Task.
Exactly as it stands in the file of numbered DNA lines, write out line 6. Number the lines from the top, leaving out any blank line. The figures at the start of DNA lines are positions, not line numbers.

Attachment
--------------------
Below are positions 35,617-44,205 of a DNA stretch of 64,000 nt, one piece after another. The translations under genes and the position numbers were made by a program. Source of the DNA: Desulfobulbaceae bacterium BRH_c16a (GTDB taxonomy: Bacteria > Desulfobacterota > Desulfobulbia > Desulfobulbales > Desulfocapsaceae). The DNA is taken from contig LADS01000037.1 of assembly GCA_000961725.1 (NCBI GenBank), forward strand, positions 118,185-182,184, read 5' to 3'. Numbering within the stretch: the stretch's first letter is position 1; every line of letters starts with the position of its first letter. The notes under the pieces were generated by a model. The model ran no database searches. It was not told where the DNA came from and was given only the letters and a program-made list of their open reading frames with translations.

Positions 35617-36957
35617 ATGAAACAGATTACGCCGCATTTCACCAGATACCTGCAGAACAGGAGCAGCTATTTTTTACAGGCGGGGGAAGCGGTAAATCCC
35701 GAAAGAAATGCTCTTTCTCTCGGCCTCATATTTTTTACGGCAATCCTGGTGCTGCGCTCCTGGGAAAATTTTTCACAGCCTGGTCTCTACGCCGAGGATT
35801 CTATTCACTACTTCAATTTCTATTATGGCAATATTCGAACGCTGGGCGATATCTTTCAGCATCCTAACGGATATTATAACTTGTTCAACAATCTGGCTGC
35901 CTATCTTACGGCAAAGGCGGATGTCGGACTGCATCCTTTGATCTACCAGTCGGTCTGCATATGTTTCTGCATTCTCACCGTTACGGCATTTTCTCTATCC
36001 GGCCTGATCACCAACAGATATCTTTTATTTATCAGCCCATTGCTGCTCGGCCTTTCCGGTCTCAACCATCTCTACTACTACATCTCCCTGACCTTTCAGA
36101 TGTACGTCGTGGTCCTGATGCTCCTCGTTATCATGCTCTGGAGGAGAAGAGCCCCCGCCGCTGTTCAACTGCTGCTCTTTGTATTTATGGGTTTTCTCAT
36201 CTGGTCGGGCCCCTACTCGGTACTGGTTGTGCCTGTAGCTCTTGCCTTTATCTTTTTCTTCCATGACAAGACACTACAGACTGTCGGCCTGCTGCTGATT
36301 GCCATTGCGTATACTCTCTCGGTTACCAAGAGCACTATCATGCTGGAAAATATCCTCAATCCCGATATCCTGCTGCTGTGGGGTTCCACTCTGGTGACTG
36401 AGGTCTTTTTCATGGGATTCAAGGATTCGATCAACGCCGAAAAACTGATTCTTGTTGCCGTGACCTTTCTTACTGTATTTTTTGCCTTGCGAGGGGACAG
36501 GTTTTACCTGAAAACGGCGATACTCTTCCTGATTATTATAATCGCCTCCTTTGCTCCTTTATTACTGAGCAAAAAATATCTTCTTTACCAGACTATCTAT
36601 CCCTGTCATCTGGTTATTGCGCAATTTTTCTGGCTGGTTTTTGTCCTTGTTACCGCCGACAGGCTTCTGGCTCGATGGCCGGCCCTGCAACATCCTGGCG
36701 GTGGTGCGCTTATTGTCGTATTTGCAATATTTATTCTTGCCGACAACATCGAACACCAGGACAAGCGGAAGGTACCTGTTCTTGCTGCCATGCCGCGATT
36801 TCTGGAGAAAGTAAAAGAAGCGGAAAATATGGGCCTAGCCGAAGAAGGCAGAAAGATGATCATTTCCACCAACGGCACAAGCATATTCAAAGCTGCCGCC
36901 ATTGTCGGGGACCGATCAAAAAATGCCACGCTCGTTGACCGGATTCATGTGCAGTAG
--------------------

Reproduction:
35901 CTATCTTACGGCAAAGGCGGATGTCGGACTGCATCCTTTGATCTACCAGTCGGTCTGCATATGTTTCTGCATTCTCACCGTTACGGCATTTTCTCTATCC